The first research towards defining order fulfillment strategies was published by Mather (1988) and his discussion of the P:D ratio, whereby P is defined as the production lead-time, i.e. how long it takes to manufacture a product, and D is the demand lead-time, i.e. how long customers are willing to wait for the order to be completed. Based on comparing P and D, a firm has several basic strategic order fulfillment options:
- Engineer-to-Order (ETO) – (D>>P) Here, the product is designed and built to customer specifications; this approach is most common for large construction projects and one-off products, such as Formula 1 cars.
- Build-to-Order (BTO) or Make-to-Order (MTO) – (D>P) Here, the product is based on a standard design, but component production and manufacture of the final product is linked to the order placed by the final customer’s specifications; this strategy is typical for high-end motor vehicles and aircraft
- Assemble-to-Order (ATO) – (D<P) Here, the product is built to customer specifications from a stock of existing components. This assumes a modular product architecture that allows for the final product to be configured in this way; a typical example for this approach is Dell’s approach to customizing its computers.
- Make-to-Stock (MTS) or Build-to-Forecast (BTF) – (D=0) Here, the product is built against a sales forecast, and sold to the customer from finished goods stock; this approach is common in the grocery and retail sectors.
- Digital Copy (DC) – (D=0, P=0) Where products are digital assets and inventory is maintained with a single digital master. Copies are created on-demand, downloaded and saved on customers’ storage devices.
Manufacturers typically use the term assembly while wholesaling industry (comprised of 3PL and distribution companies) use kitting. You are either combining raw materials to create a finished good, or combining already finished goods into a larger group. Even if you have raw goods, you can still kit for assembly. Kitting is for anyone who wants to combine group items together, build a product, or make a master item.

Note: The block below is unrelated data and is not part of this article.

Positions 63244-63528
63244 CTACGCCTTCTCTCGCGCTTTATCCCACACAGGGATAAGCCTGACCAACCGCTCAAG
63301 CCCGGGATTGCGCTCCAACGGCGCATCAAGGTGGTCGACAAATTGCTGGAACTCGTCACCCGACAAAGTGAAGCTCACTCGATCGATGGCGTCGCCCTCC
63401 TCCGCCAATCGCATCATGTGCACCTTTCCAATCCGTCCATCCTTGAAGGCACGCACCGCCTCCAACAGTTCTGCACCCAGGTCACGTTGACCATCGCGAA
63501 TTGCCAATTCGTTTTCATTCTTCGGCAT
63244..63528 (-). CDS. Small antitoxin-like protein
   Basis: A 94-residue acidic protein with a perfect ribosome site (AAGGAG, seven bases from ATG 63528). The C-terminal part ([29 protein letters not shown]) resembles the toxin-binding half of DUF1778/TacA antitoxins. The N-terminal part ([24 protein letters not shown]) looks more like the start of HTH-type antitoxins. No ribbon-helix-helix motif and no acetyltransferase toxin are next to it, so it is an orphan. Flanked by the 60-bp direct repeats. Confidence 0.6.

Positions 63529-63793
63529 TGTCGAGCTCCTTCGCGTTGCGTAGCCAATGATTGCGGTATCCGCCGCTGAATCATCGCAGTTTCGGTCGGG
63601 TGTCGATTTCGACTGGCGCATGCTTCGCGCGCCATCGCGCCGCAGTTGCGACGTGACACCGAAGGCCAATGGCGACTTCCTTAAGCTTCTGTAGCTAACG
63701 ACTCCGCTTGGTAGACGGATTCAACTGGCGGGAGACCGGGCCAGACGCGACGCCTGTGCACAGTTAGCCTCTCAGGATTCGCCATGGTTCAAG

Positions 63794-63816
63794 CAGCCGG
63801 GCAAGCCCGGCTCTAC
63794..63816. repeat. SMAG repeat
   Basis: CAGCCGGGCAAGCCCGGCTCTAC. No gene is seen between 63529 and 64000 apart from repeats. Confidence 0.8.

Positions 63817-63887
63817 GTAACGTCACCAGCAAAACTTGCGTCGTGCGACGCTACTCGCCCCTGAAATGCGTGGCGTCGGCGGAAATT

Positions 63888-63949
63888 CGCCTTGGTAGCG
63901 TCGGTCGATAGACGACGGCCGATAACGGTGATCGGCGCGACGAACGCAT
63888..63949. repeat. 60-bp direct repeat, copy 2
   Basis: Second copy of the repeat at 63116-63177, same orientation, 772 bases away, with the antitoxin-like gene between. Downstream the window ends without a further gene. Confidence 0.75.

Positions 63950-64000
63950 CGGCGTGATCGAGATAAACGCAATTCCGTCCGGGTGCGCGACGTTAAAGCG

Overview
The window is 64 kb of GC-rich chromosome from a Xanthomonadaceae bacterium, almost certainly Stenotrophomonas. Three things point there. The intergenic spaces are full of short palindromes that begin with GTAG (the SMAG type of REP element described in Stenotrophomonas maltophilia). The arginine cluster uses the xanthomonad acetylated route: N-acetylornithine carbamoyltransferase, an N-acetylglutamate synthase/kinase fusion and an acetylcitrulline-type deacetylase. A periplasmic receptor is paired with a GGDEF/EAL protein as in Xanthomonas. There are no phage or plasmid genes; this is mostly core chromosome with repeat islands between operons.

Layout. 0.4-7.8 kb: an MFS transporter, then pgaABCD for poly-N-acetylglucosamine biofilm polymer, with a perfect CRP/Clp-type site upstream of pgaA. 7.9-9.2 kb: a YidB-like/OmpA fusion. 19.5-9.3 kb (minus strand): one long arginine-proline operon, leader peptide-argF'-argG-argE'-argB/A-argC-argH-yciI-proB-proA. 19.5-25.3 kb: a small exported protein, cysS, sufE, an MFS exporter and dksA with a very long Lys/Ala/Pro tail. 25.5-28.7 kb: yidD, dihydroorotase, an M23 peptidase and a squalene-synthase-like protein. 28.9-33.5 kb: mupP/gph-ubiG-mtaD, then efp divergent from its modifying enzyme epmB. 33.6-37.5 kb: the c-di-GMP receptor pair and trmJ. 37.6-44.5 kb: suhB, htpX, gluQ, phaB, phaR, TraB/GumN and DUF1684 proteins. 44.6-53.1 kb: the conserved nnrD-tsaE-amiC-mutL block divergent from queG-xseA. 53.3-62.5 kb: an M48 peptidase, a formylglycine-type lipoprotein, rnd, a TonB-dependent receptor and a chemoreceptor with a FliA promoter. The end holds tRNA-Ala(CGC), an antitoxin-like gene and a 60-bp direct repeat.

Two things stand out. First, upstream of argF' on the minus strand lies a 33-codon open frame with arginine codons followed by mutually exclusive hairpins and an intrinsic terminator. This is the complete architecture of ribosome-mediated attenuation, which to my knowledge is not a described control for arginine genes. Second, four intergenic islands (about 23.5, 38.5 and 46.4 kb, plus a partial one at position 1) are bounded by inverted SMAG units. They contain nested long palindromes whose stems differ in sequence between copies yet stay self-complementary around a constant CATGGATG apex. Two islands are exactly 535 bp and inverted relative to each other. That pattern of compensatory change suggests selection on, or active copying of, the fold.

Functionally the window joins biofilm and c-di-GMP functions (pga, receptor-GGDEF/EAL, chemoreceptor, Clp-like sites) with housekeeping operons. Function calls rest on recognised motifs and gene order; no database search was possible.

While it helps companies to keep inventory levels as low as possible, ensure that materials and products are available for production and customer delivery, as well as plan manufacturing activities, delivery schedules and purchasing activities, kitting can deliver even more benefits:
By reducing stock and using, kitting can save space that is normally allocated to manufacturing or inventory.
Kitting can positively impact the efficiency of your operations. By eliminating the need to supply individual component containers, you can reduce material delivery to workstations. Similar efficiency is available if you are a manufacturer or distributor that uses machinery to assemble. You don’t have to stop the lines due to part shortages or need to search for parts. Another benefit is that your shop floor can be cleaner because you’re using fewer containers with more individual items in each, rather than a container for every component.
Two areas where kitting clearly adds economic value is by
- Increasing throughput in pick and pack and manufacturing operations, and
- Reducing Work in Progress (WIP) inventory. (WIP bottlenecks at or near the production lines can be reduced, or at least better controlled).
By storing primary components and subassemblies in a centralized storage area, kitting can reduce WIP inventory at the point of assembly.
Since components are not stored or staged at the points of assembly, facilities have greater flexibility in changing assembly lines as well as the products they assemble.
When kitting is part of the process, assembly workers usually spend more time assembling and less time walking around searching for components. The value-add time contributed by assemblers is therefore maximized. Another benefit that researchers who have academically studied kitting operations have noticed is that new staff training costs and acclimation periods are reduced.
Kitting can have a very positive upside when tracking product and part quality. Part damage, due to less handling will usually drop. This is especially important if the parts are either expensive or perishable. Another area where quality improves is tracing and correcting defects. Kitting provides the opportunity to have quality control verification earlier, reducing the possibility of wrong parts or incorrectly assembled components being used in the final product.
In summary, kitting and assembly is the process of converting existing raw materials and parts into a product. All of the parts used in the creation of the product are removed from inventory to make a new final product.
Iggnition’s Kitting and Assembly software includes Bill Of Material (BOM), Work In Process (WIP) inventory, back flush, quality control, and labor management. Contact Iggnition for more information.